Cable Technology Feature Article
Not So Clear U.S. Consumers are Substituting Streaming for Video Subscriptions
By Gary Kim, Contributing Editor
Are U.S. consumers substituting online streaming services such as Netflix for premium subscription video channels such as HBO, Showtime and Starz? The networks say they have grown their subscriber bases over the last year.
But a study by NPD Group suggests subscriptions to HBO, Showtime, and other premium TV services have declined over the past two years, as Netflix and other subscription video-on-demand (SVOD) services have gained in popularity.
Likewise, a recent TV Dailies poll conducted by Ipsos MediaCT surveying prime-time viewers’ subscription service behavior suggests that 64 percent of prime-time viewers aged 18 to 49 are what the study calls “Cord Lovers.”
Those are customers who maintained or added to their cable or satellite services in the past six months.
About 27 percent of viewers 18 to 49 are “Cord Shavers” who had cut back on the level of services in the past six months, while two percent of polled consumers had cancelled completely.
About seven percent of those who participated in the survey had not had a cable or satellite subscription at all in the past six months. That suggests the “Cord Avoider” population is less than seven percent (some of those with no subscription in the last six months will do so in the future, in all likelihood).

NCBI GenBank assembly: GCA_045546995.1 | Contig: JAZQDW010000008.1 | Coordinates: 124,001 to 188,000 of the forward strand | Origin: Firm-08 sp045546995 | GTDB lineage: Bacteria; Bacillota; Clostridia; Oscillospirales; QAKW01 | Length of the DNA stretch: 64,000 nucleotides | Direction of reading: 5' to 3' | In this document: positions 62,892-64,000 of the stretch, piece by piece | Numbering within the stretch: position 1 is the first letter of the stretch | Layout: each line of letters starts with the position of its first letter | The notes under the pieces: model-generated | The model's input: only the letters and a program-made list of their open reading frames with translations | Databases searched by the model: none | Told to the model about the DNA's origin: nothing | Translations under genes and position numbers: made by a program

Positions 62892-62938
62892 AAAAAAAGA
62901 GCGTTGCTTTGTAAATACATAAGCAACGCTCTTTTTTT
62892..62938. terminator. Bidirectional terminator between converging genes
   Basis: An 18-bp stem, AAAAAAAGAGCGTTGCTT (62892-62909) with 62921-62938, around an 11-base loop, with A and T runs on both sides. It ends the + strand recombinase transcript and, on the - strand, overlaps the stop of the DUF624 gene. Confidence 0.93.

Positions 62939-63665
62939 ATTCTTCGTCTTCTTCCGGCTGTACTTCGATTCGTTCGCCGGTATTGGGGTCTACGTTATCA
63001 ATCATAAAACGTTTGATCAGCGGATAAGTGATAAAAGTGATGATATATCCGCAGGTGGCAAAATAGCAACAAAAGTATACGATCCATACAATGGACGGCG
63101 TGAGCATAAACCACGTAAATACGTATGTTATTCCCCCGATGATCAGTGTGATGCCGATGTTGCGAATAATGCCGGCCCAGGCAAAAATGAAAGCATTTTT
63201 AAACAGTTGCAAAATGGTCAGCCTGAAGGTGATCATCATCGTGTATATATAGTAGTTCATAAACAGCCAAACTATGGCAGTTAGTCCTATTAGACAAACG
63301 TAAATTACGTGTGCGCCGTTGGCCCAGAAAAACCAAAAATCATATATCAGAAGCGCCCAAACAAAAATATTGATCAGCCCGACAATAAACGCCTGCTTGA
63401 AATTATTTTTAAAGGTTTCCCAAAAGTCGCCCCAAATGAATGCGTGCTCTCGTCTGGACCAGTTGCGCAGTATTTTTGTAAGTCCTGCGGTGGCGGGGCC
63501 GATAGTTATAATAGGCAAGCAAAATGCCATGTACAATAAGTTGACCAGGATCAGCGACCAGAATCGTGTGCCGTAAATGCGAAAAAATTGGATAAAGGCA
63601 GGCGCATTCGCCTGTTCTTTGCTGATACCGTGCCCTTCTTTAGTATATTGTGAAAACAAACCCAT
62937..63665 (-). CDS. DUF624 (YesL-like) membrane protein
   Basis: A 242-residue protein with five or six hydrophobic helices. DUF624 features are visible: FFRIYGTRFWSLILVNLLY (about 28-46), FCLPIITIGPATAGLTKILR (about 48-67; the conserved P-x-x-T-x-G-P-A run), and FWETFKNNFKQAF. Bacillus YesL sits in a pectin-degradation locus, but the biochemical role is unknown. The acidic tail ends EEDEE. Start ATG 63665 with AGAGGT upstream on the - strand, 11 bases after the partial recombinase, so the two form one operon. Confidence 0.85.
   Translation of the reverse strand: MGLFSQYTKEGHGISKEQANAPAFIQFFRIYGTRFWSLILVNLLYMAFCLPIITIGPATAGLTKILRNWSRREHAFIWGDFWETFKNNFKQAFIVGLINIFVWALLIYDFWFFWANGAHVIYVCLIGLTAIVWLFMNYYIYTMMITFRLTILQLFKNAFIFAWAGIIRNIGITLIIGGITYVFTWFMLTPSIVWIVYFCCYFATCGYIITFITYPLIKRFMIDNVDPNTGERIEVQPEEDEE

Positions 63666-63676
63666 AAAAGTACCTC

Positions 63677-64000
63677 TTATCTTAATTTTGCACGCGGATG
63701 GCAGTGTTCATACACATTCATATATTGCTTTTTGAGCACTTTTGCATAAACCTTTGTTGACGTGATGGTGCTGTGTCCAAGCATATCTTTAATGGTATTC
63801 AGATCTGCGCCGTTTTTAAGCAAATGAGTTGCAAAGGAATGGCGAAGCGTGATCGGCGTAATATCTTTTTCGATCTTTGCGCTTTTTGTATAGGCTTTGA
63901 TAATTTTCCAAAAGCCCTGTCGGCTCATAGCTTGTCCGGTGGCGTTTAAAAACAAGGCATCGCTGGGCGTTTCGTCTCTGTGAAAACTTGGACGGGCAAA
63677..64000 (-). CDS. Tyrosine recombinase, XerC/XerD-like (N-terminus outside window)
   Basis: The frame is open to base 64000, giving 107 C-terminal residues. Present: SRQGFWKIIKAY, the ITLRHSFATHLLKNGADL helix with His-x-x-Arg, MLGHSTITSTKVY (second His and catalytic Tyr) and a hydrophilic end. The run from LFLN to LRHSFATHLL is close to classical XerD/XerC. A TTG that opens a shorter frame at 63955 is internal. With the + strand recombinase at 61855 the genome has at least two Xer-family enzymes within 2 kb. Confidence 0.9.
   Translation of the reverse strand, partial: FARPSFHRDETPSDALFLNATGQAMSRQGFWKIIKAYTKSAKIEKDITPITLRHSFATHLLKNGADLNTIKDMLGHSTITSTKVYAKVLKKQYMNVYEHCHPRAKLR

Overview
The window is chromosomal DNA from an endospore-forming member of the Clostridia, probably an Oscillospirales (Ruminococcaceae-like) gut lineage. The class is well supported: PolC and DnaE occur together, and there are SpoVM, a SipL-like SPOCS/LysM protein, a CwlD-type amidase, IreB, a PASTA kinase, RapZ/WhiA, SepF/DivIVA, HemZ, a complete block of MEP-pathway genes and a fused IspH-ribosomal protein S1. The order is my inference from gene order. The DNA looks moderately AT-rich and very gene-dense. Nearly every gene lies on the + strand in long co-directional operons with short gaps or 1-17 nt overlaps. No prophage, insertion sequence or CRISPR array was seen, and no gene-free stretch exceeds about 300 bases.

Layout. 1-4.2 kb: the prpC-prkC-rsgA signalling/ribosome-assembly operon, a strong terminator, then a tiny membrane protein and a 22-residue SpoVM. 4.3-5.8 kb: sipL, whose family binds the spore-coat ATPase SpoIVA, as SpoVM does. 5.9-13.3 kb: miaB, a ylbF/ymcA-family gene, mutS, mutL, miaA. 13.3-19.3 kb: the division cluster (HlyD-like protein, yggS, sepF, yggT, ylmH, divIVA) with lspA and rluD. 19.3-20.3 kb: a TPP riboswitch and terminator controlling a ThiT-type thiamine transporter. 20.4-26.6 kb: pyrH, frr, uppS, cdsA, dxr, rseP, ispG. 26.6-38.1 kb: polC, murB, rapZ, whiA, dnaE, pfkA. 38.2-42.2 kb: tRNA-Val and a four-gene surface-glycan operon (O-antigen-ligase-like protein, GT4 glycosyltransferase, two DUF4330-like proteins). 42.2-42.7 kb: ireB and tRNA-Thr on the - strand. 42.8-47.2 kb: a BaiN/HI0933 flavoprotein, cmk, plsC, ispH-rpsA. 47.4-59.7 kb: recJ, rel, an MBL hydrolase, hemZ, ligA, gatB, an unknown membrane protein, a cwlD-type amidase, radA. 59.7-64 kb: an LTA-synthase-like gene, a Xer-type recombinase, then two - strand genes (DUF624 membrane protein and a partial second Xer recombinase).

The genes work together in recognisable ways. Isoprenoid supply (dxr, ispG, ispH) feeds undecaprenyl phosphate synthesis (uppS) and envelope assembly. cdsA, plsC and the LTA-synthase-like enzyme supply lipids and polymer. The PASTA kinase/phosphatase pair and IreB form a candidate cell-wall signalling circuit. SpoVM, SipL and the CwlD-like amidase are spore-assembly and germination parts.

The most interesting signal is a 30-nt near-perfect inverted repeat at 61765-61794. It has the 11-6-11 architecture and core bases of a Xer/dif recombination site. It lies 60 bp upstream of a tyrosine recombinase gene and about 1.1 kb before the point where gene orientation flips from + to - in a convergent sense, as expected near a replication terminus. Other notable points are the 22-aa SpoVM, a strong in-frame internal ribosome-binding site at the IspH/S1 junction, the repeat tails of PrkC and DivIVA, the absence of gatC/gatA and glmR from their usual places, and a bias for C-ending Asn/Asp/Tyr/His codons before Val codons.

The study also suggests that people who cancel their subscription TV services do so because they are switching to over the top video services. In fact, it is most likely consumers cutting back on subscription television service also are cutting back on other spending and are not adopting over the top streaming services.
Results from the study indicate that those who have cut back on the level of TV subscription services in the past six months were also the most likely group to have cut back on paid online streaming service within the last six months.
That findings broadly suggest people who enjoy television are the most likely to buy all of the available TV services. Those who enjoy television least are most likely not to buy any of the available services.
On the other hand, some also suggest that users are substituting Netflix and other streaming services for premium channels, something the premium channels themselves contest.
According to NPD Group (News - Alert), premium channel subscriptions declined six percent over the last two years, while households subscribing to Netflix and other streaming services grew about four percentage points.
But Showtime says it has added one million subscribers a year in six of the last seven years. HBO says it added 1.9 million subscribers in 2012 and it expects a similar result in 2013.
Starz claims it has added 1.2 million subscribers in the last 12 months, as well.
The point is that it is not precisely clear what is happening in some parts of the subscription video business. Nobody seems to question a slight decline in the total subscription video market (cable TV, satellite and telco TV).
Edited by Cassandra Tucker